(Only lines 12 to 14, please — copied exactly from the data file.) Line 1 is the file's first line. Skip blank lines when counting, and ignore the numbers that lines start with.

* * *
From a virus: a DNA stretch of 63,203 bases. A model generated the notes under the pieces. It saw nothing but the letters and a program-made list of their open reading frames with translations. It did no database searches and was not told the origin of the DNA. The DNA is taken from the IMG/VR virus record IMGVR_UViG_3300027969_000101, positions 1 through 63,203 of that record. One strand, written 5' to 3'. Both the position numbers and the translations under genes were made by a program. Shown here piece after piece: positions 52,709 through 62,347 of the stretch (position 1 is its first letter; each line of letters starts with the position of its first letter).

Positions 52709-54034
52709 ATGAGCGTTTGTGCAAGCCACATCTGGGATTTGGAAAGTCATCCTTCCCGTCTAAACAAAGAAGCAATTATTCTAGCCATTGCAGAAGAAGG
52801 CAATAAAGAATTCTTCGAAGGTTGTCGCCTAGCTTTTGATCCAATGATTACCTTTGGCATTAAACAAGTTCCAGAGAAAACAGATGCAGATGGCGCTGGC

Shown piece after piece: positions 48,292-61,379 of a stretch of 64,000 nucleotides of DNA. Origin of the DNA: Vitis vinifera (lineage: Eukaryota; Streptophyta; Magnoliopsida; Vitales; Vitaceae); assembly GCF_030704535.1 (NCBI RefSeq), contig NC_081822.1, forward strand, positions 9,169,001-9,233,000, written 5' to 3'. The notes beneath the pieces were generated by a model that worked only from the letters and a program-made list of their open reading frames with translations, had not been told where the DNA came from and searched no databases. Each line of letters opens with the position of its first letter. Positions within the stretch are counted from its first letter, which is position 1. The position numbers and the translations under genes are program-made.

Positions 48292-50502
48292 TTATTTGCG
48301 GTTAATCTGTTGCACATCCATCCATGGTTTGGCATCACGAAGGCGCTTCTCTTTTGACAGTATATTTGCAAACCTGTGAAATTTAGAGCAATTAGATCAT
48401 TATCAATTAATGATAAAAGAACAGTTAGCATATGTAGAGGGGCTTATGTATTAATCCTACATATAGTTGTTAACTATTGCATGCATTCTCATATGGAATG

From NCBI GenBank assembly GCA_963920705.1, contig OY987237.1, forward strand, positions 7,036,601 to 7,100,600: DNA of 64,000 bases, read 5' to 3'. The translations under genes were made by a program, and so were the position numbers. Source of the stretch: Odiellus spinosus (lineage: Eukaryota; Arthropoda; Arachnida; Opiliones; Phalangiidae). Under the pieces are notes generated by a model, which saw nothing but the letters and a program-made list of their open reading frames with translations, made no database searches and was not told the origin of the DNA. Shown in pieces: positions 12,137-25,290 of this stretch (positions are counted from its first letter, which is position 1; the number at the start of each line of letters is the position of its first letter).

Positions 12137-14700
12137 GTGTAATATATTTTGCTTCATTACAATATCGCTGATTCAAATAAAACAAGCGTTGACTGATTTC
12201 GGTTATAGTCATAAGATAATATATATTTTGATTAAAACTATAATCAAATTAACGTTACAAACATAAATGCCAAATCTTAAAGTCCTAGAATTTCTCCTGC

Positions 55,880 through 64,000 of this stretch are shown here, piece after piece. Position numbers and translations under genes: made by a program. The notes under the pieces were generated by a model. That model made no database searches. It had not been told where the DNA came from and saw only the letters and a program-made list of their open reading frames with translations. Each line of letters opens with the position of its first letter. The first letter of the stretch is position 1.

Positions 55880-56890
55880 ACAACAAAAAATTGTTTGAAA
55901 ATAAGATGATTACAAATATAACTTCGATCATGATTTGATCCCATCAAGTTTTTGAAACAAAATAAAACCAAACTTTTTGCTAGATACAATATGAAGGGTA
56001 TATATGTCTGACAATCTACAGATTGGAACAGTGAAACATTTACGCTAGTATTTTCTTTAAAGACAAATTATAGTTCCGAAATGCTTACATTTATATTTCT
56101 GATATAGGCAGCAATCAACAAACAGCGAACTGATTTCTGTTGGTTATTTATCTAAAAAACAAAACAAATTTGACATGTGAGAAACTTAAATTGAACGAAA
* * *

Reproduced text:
12137 GTGTAATATATTTTGCTTCATTACAATATCGCTGATTCAAATAAAACAAGCGTTGACTGATTTC
12201 GGTTATAGTCATAAGATAATATATATTTTGATTAAAACTATAATCAAATTAACGTTACAAACATAAATGCCAAATCTTAAAGTCCTAGAATTTCTCCTGC

Positions 55,880 through 64,000 of this stretch are shown here, piece after piece. Position numbers and translations under genes: made by a program. The notes under the pieces were generated by a model. That model made no database searches. It had not been told where the DNA came from and saw only the letters and a program-made list of their open reading frames with translations. Each line of letters opens with the position of its first letter. The first letter of the stretch is position 1.